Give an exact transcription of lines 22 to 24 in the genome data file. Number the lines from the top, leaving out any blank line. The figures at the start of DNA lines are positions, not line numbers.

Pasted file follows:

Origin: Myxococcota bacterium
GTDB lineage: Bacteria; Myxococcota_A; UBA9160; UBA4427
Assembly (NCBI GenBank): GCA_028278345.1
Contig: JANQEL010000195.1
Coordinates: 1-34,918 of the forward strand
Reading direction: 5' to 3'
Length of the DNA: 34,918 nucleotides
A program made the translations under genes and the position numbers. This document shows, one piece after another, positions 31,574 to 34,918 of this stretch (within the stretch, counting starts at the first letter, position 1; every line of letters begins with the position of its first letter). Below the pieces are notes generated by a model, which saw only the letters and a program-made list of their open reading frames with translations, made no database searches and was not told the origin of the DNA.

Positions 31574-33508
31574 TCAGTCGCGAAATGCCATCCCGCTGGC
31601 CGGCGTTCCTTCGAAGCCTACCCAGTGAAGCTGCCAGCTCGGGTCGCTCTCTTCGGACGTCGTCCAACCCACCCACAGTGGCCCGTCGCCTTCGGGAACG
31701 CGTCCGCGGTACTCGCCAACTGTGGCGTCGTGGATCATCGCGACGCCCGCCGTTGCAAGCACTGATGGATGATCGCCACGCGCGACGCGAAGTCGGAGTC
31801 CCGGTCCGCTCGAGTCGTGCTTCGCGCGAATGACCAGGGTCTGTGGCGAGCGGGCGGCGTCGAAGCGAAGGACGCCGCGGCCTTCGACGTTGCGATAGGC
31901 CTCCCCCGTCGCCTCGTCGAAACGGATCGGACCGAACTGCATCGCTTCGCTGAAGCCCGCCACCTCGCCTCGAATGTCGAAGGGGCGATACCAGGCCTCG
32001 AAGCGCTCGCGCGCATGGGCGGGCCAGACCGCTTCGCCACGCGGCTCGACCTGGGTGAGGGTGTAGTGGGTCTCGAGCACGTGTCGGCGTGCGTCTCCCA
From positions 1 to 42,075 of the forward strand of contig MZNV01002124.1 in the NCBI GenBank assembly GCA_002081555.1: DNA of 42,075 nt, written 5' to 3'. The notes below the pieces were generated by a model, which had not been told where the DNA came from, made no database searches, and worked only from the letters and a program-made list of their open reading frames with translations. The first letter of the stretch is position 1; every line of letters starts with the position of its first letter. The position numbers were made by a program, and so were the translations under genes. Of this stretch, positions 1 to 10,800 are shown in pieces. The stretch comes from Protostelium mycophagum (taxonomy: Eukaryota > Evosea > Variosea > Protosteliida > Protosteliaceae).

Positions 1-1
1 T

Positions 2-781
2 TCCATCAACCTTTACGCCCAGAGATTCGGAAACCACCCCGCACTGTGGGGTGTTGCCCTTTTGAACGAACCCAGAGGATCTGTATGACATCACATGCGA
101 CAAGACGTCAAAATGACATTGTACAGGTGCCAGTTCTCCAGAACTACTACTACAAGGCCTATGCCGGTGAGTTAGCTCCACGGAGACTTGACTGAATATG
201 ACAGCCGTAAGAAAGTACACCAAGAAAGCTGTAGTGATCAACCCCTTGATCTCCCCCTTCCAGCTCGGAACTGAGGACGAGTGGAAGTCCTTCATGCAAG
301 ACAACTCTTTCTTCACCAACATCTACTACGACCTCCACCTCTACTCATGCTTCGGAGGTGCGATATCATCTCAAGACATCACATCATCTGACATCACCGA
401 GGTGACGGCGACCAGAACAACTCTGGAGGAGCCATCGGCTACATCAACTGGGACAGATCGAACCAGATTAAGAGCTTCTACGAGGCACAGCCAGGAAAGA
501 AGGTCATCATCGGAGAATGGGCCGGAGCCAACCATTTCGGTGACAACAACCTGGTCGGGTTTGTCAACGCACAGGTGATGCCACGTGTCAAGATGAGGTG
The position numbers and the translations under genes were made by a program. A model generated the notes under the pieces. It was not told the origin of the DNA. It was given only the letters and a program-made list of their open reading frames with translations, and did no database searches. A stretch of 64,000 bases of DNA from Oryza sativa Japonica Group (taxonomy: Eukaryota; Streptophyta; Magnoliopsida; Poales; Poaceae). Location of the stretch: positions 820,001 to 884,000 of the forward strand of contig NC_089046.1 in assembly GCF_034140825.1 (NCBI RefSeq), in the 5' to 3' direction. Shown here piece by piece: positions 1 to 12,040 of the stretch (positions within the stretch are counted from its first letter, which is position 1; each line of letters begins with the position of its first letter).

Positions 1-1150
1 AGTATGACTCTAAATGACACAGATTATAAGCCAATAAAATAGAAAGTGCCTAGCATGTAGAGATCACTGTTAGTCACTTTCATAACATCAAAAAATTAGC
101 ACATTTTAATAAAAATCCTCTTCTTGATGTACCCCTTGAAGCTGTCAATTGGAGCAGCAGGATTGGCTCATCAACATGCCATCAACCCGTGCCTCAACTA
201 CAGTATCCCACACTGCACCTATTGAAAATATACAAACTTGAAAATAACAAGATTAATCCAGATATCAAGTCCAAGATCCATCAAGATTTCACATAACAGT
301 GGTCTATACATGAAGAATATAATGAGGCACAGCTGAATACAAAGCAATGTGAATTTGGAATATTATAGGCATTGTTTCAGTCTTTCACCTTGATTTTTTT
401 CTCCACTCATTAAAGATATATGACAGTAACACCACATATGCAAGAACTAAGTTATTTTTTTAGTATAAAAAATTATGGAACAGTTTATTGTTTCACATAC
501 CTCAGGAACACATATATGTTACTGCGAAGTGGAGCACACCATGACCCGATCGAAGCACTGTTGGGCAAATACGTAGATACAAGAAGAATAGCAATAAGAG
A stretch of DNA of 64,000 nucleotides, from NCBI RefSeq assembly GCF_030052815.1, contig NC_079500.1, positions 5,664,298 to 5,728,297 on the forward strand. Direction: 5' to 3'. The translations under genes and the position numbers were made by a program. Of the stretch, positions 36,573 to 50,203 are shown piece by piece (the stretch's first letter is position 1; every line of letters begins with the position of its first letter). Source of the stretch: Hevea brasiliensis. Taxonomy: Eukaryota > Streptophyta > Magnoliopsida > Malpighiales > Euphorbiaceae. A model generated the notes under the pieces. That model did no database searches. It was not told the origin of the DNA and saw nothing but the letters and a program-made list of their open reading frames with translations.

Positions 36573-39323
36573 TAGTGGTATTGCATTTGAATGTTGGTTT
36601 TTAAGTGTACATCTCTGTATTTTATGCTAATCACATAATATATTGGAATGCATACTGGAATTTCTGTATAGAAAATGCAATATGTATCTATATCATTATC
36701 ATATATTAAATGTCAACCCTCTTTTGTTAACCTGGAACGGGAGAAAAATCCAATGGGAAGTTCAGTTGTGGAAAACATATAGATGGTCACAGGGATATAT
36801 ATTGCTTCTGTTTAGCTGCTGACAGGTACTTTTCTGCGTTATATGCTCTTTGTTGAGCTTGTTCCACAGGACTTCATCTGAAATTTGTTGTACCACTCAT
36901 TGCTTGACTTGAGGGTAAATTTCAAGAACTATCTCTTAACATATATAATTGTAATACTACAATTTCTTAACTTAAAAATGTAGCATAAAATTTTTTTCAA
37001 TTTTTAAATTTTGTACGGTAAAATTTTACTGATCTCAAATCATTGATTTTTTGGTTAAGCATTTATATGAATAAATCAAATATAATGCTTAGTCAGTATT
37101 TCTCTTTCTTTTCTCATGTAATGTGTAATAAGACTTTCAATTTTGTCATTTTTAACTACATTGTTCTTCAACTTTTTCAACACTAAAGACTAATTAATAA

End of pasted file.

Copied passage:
201 ACAGCCGTAAGAAAGTACACCAAGAAAGCTGTAGTGATCAACCCCTTGATCTCCCCCTTCCAGCTCGGAACTGAGGACGAGTGGAAGTCCTTCATGCAAG
301 ACAACTCTTTCTTCACCAACATCTACTACGACCTCCACCTCTACTCATGCTTCGGAGGTGCGATATCATCTCAAGACATCACATCATCTGACATCACCGA
401 GGTGACGGCGACCAGAACAACTCTGGAGGAGCCATCGGCTACATCAACTGGGACAGATCGAACCAGATTAAGAGCTTCTACGAGGCACAGCCAGGAAAGA